Monday 28 November 2022

CTP aims to sue and block Uber, InDriver and Didi in Costa Rica

Public Transport Council Board of Directors approved to request the Attorney General's Office to sue rideshare app companies; they will also ask Sutel to block applications

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QCOSTARICA – In its continuing effort, perhaps to appease the formal taxi operators, the government through the Consejo de Transporte Público (CTP) – Public Transport Council – decided this Friday to raise its voice against the ride-app private transport companies such as Uber, DiDi and InDriver.

Given that there is no political will, the Public Transport Council wants to once and for all shut down Uber and others with its latest move

With this objective in mind, the CTP Board of Directors it approved a request be made to the Attorney General’s Office, that, in its capacity as State attorney, file an ordinary formal complaint against those companies that operate in Costa Rica without legal regulation.

The intention of the CTP board,  attached to the Ministerio de Obras Públicas y Transportes (MOPT), – Ministry of Public Works and Transport, is “that the definitive closure of these operations in the country is resolved.”

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In the same way, the executives presented a request to the general regulator of public services, Roberto Jiménez, to request from the Superintendency of Telecommunications (Sutel), the immediate blocking of the digital platforms.

Since Uber began operations in Costa Rica in 2015, the State has not been able to resolve the legal vacuum for the operation of these and other firms that have joined in since then.

Manuel Vega, executive director of the CTP, compared the use of these transport platforms with “piratas” – illegal taxicabs, sometimes known as pirate taxis or gypsy cabs, and assured that, for that reason, the applications should be disconnected immediately.

“This is a totally illegal, irregular activity, which is not with the authorization of the Public Transport Council and therefore moving under these conditions, like the traditional piracy that we know, puts people’s health and lives at risk,” Vega stated.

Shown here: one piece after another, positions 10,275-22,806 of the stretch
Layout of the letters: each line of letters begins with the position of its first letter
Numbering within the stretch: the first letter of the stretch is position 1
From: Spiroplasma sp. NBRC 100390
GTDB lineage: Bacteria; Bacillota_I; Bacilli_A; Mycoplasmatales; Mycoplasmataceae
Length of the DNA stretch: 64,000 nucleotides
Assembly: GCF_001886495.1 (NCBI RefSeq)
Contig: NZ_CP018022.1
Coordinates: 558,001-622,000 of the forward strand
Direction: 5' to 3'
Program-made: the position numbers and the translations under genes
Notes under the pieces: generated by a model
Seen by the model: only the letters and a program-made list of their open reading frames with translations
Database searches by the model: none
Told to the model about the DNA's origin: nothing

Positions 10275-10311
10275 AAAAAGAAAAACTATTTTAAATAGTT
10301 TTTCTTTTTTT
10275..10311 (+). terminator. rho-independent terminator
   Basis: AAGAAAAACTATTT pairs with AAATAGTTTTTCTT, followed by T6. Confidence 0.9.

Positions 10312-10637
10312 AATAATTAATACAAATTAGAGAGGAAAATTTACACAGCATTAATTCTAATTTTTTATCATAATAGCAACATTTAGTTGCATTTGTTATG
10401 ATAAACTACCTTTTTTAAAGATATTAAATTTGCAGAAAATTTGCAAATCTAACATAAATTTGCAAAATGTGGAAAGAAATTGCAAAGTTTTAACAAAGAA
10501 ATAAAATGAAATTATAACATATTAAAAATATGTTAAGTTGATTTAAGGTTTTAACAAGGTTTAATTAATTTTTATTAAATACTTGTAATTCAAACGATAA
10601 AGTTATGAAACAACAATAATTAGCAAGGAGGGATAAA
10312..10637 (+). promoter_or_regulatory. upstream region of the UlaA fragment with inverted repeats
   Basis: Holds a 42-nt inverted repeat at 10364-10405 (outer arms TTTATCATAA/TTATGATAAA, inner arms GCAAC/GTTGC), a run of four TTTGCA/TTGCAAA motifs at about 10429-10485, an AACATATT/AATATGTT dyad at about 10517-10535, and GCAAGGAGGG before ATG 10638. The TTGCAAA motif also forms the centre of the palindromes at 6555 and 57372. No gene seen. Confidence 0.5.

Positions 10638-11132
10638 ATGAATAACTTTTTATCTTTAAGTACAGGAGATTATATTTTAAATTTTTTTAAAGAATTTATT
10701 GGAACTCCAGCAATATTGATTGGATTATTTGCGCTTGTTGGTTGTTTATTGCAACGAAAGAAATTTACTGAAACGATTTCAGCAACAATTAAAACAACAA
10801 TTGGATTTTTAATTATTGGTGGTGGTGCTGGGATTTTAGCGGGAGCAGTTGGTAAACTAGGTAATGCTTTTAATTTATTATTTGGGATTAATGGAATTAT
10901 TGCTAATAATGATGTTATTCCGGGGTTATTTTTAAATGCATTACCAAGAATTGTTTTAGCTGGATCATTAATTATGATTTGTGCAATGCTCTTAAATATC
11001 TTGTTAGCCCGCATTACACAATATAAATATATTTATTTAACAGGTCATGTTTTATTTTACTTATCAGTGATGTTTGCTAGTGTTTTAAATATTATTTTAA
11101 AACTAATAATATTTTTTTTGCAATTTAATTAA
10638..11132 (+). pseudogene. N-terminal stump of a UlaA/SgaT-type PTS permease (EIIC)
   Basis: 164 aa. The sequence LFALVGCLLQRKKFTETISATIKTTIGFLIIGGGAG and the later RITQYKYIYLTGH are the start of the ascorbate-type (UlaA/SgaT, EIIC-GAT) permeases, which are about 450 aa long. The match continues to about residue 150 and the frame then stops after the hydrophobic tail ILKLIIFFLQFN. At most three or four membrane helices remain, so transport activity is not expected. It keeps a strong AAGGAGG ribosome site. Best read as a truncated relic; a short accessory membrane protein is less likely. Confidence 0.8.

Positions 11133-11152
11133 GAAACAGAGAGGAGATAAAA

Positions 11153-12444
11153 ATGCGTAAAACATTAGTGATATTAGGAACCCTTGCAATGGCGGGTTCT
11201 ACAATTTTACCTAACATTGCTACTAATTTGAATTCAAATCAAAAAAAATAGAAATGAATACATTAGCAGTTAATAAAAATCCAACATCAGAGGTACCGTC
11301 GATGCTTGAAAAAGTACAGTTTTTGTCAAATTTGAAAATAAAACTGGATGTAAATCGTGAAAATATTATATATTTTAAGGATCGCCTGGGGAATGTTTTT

Vega, like other government sources, denies that in Costa Rica at least, Uber and others are much safer and user friendly than many of the red (formal or legal) taxis.

Coincidentally, the actions of the CTP take place a few weeks after that same body announced the upcoming launch of its own mobile application, called Batsë, that will bring together 11,800 legal taxi drivers, who will be required to use the application, in order to control and level their service, compared to that provided by Uber, In Driver and Didi.

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The application would represent the beginning of a process of modernization of individual public transport based on technology, to help taxi drivers to boost their operation, affected since the arrival of Uber and others in the country.

In an interview with La Nación last December, the MOPT Minister, Rodolfo Méndez, assured that the operation of transport services through technological platforms has not been regulated because, in plain words, “there is no political will”.

Mata assured that since the Economic Affairs Commission of the Legislative Assembly discarded the original proposal of the bill presented by the MOPT, the issue remained in the hands of the legislators and “has been a difficult road”.

Amid the differences between some legislators and the MOPT, as well as its sub-entities and other government entities, the project has been stranded without a political agreement in sight.

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Currently, in a period of extraordinary sessions, where the Government controls part of the legislative agenda, the bill does not appear among the initiatives called for discussion.

Although the service is still unregulated, since December 18, users of Uber and other technology platforms must pay the Value Added Tax (VAT) -13% –  on each trip.

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